Furthermore, at an appropriate time, the flip-flop FF1 of the control logic circuit 58 will produce the signal START/STOP, e.g., logic 0, on line 60 to stop the generation of the internal clock ICLK in response to the logic 1 stop word SW on line 30. Alternatively, if so configured, the programmable trigger polarity circuit 52 will respond to the trailing edge TE of the signal TRIG to produce a control signal on line 54, whereby the flip-flip FF1 will respond to produce the signal START/STOP of logic 0 to inhibit the internal clock ICLK.

The initialization means 22 has a latch 68 for latching an externally received address of, for example, three bit length A0 -A2 over three respective lines 70. The latch 68 latches the external address A0 -A2 in response to the latch enable signal on line 56 and outputs this latched address over three lines 72 to an address decoder 74.

An addressable memory 76, such as a mapping programmable read-only memory or PROM 78, is used for storing a number of starting address words SAW that may be read onto the lines 44. For example, the mapping PROM 76 may be an 85 mapping PROM 78 for storing eight starting address words SAW each of 5-bit length.

In the operation generally of the initialization means 22, when a given external address A0 -A2 is received on the lines 70, the latch 68 outputs this address A0 -A2 onto lines 72. Consequently, the address decoder 74 decodes this address A0 -A2 to access a specified starting address word SAW in the PROM 76, whereby this SAW is then read onto lines 44.

In the overall operation of the programmable event generator 16, assume that the state machine PROM 26 has been programmed with up to thirty-two words W, that the mapping PROM 78 has been programmed with up to eight starting address words SAW, and that the programmable trigger polarity circuit 52 has been programmed to respond to the leading edge LE of the signal TRIG of the desired polarity, but has not been programmed to respond to the trailing edge TE of the signal TRIG to inhibit the generation of the timing waveforms T0 -T11. As will be described below, also assume that the programmable clock control circuit 62 has been programmed to produce an internal clock ICLK of, for example, 100 MHz or a 10 ns period in response to the external clock CLK which is being supplied on line CLK/X1. Furthermore, assume that the programmable event generator 16 has been reset, so that the signal MUXSEL is a logic 0, whereby the multiplexer 42 is coupling lines 44 to lines 46.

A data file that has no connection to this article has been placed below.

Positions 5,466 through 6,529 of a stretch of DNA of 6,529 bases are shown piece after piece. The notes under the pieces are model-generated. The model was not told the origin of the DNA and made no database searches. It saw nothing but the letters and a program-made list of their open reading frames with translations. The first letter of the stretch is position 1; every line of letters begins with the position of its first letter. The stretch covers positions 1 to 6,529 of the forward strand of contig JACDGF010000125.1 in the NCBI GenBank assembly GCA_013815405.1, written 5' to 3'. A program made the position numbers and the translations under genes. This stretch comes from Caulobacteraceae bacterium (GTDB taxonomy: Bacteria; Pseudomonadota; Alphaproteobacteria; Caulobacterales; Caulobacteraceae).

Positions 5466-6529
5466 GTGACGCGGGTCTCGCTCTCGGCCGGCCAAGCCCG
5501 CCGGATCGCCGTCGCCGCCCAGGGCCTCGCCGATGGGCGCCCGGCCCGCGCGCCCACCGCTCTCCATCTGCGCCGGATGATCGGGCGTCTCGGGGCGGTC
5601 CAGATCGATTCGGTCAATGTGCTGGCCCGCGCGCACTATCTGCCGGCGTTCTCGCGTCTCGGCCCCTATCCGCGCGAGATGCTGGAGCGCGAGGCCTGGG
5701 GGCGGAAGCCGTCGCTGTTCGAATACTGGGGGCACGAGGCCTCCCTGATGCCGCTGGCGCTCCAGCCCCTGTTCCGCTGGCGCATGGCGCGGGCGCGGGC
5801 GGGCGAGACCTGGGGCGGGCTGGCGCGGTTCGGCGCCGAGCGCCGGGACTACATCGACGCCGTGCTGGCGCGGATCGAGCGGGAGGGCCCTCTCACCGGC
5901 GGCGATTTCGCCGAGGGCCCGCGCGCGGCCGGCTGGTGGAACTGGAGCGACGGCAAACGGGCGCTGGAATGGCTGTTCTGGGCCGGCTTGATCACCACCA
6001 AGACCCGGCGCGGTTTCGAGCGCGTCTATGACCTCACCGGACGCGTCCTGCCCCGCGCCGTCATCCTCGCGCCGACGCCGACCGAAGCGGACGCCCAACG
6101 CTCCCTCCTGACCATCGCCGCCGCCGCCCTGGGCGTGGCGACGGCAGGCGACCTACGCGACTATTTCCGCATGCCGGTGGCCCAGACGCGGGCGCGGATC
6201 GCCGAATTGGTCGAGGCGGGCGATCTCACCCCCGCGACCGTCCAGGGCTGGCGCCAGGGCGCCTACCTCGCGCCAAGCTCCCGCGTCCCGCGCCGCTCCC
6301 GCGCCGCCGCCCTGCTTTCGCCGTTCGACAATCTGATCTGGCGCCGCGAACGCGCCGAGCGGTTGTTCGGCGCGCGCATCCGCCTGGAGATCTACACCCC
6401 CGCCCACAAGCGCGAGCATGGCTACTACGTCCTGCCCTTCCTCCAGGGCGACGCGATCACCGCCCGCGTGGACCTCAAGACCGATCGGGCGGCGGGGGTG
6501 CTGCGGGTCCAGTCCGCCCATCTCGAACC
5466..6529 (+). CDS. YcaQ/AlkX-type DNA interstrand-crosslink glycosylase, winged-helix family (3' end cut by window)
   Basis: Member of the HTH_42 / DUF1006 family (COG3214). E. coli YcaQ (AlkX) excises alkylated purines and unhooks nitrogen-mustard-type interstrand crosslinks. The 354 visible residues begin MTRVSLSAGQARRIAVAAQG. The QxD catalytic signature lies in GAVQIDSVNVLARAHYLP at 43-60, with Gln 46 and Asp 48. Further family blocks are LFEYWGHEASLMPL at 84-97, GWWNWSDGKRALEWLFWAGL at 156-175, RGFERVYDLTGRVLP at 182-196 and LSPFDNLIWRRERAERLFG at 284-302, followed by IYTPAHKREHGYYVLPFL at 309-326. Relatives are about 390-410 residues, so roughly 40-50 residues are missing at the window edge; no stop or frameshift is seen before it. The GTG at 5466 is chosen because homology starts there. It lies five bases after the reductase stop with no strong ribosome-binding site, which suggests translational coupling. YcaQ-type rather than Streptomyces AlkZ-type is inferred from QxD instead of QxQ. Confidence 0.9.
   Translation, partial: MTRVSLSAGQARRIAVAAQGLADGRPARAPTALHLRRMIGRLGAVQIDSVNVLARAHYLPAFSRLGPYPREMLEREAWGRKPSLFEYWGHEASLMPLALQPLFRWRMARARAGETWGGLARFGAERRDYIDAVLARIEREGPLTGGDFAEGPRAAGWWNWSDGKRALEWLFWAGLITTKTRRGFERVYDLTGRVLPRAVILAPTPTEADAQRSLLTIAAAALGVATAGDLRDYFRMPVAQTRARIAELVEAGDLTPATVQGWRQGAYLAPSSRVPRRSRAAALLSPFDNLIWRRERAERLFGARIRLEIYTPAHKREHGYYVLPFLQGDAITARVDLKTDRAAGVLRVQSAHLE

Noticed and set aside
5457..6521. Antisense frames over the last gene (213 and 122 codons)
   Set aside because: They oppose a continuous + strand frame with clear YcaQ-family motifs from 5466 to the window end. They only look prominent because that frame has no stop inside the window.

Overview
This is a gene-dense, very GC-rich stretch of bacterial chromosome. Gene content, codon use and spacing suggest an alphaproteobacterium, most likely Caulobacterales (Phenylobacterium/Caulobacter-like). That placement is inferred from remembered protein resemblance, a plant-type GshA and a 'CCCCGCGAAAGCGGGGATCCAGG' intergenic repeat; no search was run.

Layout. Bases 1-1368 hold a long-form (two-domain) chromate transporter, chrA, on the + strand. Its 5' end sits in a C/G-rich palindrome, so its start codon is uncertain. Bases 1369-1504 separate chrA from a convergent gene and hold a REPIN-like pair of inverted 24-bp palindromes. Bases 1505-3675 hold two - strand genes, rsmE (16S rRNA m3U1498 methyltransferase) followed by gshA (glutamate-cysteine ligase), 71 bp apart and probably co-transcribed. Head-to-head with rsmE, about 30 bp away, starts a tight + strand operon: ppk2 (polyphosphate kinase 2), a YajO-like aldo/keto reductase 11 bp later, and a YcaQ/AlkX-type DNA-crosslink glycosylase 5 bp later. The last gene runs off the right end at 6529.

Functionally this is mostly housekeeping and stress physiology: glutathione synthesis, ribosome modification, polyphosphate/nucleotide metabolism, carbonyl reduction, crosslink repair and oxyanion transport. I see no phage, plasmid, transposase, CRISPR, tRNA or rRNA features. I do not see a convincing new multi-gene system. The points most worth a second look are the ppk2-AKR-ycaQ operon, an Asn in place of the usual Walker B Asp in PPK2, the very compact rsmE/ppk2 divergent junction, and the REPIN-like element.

Then, in operation, the external address A0 -A2 is supplied on the lines 70 to latch 68, whereby the address decoder 74 decodes this address A0 -A2 to access a desired starting address word SAW in the mapping PROM 78. Accordingly, this starting address word SAW is read onto lines 44 and, via multiplexer 42, onto lines 46, so that address decoder 48 at this time decodes this SAW to access one of the thirty-two words W stored in the PROM 26.

Next, the signal TRIG is supplied to the programmable trigger polarity circuit 52. Upon the occurrence of the leading edge LE of the signal TRIG, the latch enable signal on line 56 is produced to latch the external address A0 -A2 in latch 68. This latching stabilizes the stored address A0 -A2, so that a stabilized starting address word SAW is read from the PROM 78, resulting in a stabilized word W being read from the PROM 26. At this time also, the programmable trigger polarity circuit 52 produces a control signal on line 54 that is stored in the flip-flop FF1, resulting, for example, in a logic 1 signal START/STOP on line 60 being generated. In addition, the flip-flop FF2 is clocked by this control signal on line 54 to produce a logic 1 signal MUXSEL on line 50, whereby lines 40 are now coupled to lines 46.

In response to the logic 1 signal START/STOP, the programmable clock control circuit 62 produces the internal clock ICLK on the line 34, which then clocks the storage register 32, whereby the timing waveforms T0 -T11 begin to be generated pursuant to the data word DW currently stored in the register 32. Also, the multiplexer 42 couples the next address word NAW on the lines 40 to the lines 46. Then, as each clock pulse of the internal clock ICLK is produced on the line 34, a word W will be read from the PROM 26, resulting in the continued production of the timing waveforms T0 -T11 via the data word DW and the accessing of another word W via the next address word NAW.